The transaction, which was unanimously approved by the boards of directors of ASML and Cymer, would entitle each Cymer shareholder to receive $20 in cash and a fixed ratio of 1.1502 ASML ordinary shares for each Cymer share, ASML said. The total price reflects a hefty premium over Cymer's stock price for the past 90 days, ASML said.
"We are very encouraged that ASML’s resources will enable the combined company to continue to develop and successfully commercialize EUV on an accelerated time frame,” said Bob Akins, Cymer chairman and CEO. "The success of EUV is critical to the semiconductor industry, and we view this merger as very attractive for our shareholders, customers and employees as well as our industry."
ASML currently has six pre-production NXE:3100 EUV systems in the field. The systems are, capable of resolution performance compatible with the 22-nm node in single patterning mode, and have now exposed more than 23,000 wafers at customer sites with good overlay and imaging performance, the company said.
ASML's NXE:3300B, the successor to NXE:3100 is capable of resolution performance compatible with the 14-nm node in single patterning mode, according to ASML. This system has already shown overlay down to 1.3 nm and imaging down to 16 nm in a full-field single exposure using new illumination technology, the company said. Progress continues on improving the productivity of the EUV systems currently limited by the light source, ASML said.
Cymer's EUV light sources have for some time been exposing wafers at up to 11 watts source power at customer facilities, resulting in NXE:3100 productivity of up to 7 wafers per hour, ASML said. ASML and Cymer jointly made significant progress during the summer and have now proven in laboratories a sustained 30-Watt source exposure power potential, which would enable the NXE:3300B to expose 18 wafers per hour, the company said.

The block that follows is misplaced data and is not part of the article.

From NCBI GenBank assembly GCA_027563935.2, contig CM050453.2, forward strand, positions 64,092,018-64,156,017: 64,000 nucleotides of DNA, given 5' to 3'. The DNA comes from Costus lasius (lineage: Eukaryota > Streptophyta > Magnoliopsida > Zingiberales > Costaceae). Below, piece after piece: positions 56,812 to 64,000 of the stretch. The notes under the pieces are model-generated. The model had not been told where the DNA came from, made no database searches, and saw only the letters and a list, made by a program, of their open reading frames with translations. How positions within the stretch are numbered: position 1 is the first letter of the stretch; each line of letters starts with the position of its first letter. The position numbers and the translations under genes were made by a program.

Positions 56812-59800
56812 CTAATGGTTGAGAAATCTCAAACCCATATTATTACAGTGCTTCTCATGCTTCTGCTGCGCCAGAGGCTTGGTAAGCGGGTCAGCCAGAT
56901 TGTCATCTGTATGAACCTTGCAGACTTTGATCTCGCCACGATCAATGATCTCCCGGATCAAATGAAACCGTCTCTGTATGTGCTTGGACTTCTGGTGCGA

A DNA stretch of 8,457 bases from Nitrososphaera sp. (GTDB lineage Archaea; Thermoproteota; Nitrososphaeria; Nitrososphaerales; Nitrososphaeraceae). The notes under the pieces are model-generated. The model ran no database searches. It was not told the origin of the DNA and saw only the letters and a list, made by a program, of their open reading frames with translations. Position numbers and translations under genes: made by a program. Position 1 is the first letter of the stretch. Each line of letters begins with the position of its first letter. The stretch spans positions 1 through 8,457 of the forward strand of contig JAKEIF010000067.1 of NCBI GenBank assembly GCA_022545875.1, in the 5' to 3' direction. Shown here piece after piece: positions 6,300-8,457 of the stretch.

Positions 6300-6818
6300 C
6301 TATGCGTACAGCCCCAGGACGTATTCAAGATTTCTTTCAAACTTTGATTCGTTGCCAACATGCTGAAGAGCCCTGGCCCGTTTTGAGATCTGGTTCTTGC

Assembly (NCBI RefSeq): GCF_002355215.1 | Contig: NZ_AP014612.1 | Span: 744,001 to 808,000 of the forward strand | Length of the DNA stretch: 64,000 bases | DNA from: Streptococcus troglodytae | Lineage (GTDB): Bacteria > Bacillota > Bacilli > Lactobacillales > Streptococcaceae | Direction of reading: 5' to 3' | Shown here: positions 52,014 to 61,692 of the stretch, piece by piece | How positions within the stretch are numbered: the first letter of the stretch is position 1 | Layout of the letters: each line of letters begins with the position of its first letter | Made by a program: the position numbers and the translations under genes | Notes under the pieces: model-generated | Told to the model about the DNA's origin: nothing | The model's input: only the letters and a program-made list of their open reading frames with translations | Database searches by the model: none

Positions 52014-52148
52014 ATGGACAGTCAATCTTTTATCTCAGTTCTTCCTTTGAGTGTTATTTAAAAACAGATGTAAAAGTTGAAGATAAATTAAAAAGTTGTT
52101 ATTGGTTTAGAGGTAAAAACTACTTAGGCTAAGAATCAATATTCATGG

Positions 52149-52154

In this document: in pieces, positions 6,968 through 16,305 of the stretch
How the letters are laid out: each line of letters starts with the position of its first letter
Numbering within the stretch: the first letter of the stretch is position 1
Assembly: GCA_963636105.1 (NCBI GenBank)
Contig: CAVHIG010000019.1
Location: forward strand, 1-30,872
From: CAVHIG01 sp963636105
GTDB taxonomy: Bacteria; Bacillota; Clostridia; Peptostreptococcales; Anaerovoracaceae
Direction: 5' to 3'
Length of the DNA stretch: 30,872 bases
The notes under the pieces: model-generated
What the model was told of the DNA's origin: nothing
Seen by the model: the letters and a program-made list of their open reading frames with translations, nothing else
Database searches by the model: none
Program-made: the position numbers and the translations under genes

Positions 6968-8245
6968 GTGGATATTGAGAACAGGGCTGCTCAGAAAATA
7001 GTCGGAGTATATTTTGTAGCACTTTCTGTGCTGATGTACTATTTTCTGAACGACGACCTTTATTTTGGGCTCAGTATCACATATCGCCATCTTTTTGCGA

The sheer cost of the Cymer purchase alone took a lot of momentum out of the investments by Intel, Samsung, and TSMC, primarily for the sake of 450 mm, and already exceeds their operating cash flow. So there is some handicapping to a degree.
To Diogenes53 - You're correct. We all know innovation starts in the small companies whose exit plan is to be purchased by a big guy. In the case of ETEC and many other acquisitions by AMAT they've certainly had their share of disasters. In 1981 AMAT bought Cobilt; a year later Dan Maydan commented, "Hey at least we got a building out of it." After acquisitions happen the innovation usually grinds to a halt. Corporate HQ has these strategies of grandeur, acquires a company, then throws it to a division and says, "Make something of it." Without TLC and nurturing it withers and finally dies. AMSL's purchase of Cymer is very key to its core technology, so it should work out.
When a larger, particularly European, bureaucratic company buys a smaller company, do technology developments accelerate or decelerate? Remember when Applied Materials bought Etec, which had difficulty bringing its advanced ebeam mask writer to market? It was either disastrous or catastrophic. You couldn't reach any Etec engineers on the phone: they were in endless meetings. As a consequence, the MEBES V was stillborn, at Etec, which had an 80% market share, was dead. JEOL/NuFlare toppled them, making Etec, Applied's largest acquisition at the time, a multi-billion dollar loss, and the death of a then American icon. So....if you think the EUV and source development was too slow before (10 years late?), take a deep, deep breath.